‘An eloquent and thought-provoking thesis that will resonate with many Brits who feel equally alienated by Brexit.’
In 1939, with Europe on the brink of war, Peter Gumbel’s grandparents fled Nazi Germany for England. In 2019, appalled by the result of the Brexit referendum and the ugliness it exposed in our politics and wider society, he became a citizen of Germany, the country that had persecuted his grandparents 80 years earlier. How had it come to this?
Through the powerful lens of his family’s story, Gumbel reflects on the resurgence of a nationalistic world view, the growing multiplicity of identity in our digital world, and the surprising reversal of roles as Germany has replaced Britain as the hope-bearer in Europe. Above all, he reminds us why tolerance and freedom of movement are still worth fighting for.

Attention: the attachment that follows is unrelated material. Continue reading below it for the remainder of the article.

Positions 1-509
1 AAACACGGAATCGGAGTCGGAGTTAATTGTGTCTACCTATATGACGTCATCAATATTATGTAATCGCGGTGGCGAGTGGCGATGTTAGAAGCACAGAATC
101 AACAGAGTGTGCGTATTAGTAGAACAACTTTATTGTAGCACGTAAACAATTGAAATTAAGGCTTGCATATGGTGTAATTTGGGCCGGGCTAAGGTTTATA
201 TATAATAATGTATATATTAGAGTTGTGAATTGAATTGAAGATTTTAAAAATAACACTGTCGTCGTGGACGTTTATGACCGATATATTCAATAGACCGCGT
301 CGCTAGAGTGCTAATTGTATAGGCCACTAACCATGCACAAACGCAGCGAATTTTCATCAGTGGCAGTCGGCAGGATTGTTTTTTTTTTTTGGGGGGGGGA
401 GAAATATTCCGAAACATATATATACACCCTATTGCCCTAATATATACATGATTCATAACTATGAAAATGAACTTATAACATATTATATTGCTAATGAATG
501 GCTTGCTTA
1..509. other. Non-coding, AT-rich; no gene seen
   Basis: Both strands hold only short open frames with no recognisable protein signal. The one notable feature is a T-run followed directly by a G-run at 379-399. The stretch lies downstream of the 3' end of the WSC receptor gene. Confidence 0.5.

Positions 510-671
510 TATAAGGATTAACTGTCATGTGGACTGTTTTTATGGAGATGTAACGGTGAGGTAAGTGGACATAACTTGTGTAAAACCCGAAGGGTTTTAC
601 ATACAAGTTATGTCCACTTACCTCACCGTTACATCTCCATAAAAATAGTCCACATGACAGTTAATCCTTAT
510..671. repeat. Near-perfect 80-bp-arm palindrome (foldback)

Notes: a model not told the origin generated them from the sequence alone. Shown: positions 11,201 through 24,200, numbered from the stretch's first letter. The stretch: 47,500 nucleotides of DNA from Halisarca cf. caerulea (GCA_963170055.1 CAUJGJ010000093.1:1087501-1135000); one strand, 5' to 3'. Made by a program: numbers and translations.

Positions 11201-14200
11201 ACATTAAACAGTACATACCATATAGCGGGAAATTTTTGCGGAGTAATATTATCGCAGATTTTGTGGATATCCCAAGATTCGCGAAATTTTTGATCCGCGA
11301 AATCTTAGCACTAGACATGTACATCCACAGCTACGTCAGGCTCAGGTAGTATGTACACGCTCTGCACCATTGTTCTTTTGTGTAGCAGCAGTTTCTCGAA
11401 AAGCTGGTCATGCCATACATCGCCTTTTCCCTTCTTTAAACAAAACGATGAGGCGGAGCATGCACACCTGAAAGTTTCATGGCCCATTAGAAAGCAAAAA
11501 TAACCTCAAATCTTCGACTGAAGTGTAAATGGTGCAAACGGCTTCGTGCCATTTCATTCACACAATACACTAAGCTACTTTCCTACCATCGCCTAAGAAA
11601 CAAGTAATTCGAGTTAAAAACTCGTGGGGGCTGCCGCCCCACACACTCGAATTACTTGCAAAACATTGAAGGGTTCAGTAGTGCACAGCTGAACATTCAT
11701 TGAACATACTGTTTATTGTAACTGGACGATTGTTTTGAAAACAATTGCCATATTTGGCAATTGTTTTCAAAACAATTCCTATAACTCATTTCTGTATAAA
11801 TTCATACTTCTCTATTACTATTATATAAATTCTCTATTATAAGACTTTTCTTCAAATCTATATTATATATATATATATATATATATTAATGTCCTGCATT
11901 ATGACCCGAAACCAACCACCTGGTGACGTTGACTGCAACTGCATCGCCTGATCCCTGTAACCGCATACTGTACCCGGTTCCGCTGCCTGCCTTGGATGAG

PETER GUMBEL is a Paris-based writer and editor. He has worked for US publications including the Wall Street Journal, Time and Fortune. He is the author of a best-selling book on French education, On achève bien les écoliers (They Shoot School Kids, Don’t They?), published by Grasset in 2010.
Articles by Peter, New York Times, New European and Encompass Europe.
Interviews: McKinsey Global Institute, Partly Political Podcast, Andrew Keen, ALP Evenings with an Author, The Borderline Podcast, hosted by Isabelle Roughol.
Find Peter on Twitter @petergumbel and visit Peter’s website here.